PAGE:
By Cintia Garcia
Impunity Watch Reporter, South America
ASUNCIÓN, PARAGUAY—Skepticism of the Paraguayan justice system grows after the sentencing of 11 farmers to prison following the deaths of 6 police officers in the Curuguaty massacre. The sentences ranged from 4 to 35 years in prison.
On July 18 the formal guilty verdict was read at the Paraguay Palace of Justice. Due to fears of unruliness the government dispatched 1500 police officers to the palace. 500 individuals, including families of the farmers and activists were in attendance to hear the verdict. The guilty verdict comes after a year long trial that solely focused on the deaths of the 6 police officers and disregarded the deaths of several farmers. An investigation in their death has not been opened by the Attorney General despite the demand for an investigation from both families and activists. Since the massacre, several organizations have called attention to irregularities in the investigation. In 2013, the UN Human Rights Committee implored Paraguay to allow an “immediate, independent and impartial investigation.”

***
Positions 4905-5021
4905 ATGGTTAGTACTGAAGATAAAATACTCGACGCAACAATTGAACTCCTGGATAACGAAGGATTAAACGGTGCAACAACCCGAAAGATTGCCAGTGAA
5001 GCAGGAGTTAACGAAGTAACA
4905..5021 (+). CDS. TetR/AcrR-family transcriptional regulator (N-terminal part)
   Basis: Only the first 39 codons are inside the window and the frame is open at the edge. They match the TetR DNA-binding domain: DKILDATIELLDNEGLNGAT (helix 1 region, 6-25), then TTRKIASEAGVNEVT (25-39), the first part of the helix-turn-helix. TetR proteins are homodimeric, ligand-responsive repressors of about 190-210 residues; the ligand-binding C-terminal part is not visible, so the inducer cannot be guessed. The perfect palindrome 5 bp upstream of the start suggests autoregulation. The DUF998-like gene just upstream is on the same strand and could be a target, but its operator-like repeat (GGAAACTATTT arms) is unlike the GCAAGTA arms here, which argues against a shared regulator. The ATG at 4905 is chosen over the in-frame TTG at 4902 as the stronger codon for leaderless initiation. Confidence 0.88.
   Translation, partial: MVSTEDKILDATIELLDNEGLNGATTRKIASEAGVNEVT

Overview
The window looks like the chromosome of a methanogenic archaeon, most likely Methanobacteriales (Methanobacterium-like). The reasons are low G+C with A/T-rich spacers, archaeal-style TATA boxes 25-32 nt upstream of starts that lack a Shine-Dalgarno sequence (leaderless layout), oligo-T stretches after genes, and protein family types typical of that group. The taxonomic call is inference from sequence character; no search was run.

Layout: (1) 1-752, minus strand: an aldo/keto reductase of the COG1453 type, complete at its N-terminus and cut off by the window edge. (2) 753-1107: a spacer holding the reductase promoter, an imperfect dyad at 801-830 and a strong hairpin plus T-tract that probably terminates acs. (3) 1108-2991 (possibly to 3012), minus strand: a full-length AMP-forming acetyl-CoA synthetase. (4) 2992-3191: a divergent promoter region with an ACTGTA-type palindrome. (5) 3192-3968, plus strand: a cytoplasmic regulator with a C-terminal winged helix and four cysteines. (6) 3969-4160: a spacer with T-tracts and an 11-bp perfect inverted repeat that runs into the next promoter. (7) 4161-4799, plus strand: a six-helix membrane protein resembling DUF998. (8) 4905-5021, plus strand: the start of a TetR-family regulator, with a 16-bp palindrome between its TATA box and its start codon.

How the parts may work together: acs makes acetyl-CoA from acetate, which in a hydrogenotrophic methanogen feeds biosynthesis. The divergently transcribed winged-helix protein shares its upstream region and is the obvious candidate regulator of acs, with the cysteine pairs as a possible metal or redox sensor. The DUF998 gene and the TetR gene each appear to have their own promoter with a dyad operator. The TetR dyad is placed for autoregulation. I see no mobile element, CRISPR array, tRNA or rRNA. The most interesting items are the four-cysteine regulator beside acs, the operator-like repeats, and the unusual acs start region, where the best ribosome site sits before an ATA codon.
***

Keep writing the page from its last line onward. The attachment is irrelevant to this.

The UN High Commissioner for Human Rights, Zid Ra’ad Al Hussein, released a statement expressing his concerns by stating, “The conviction of 11 peasants in the Curuguaty case following a trial that allegedly did not respect judicial guarantees is deeply troubling.” He continued by adding that, “I’m also deeply concerned by the fact that, up to now, the deaths of 11 peasants, killed in the same incident, have not been investigated by Paraguayan authorities, nor have the allegations that some were summarily executed after being subjected to torture and other human rights violations.”
The Curuguaty Massacre occurred when police forces were sent to the Morumbi property to evict farmers who were occupying 2000 acres of land. The property was given to Blas N. Riquelme, a politician and businessman during the dictatorship of General Alfredo Stroessner. During his dictatorship, land was given to the military and political elite. Farmers in Paraguay have long voiced their demand for land reform—about 80% of the agricultural land belongs to 2.5% of the population.
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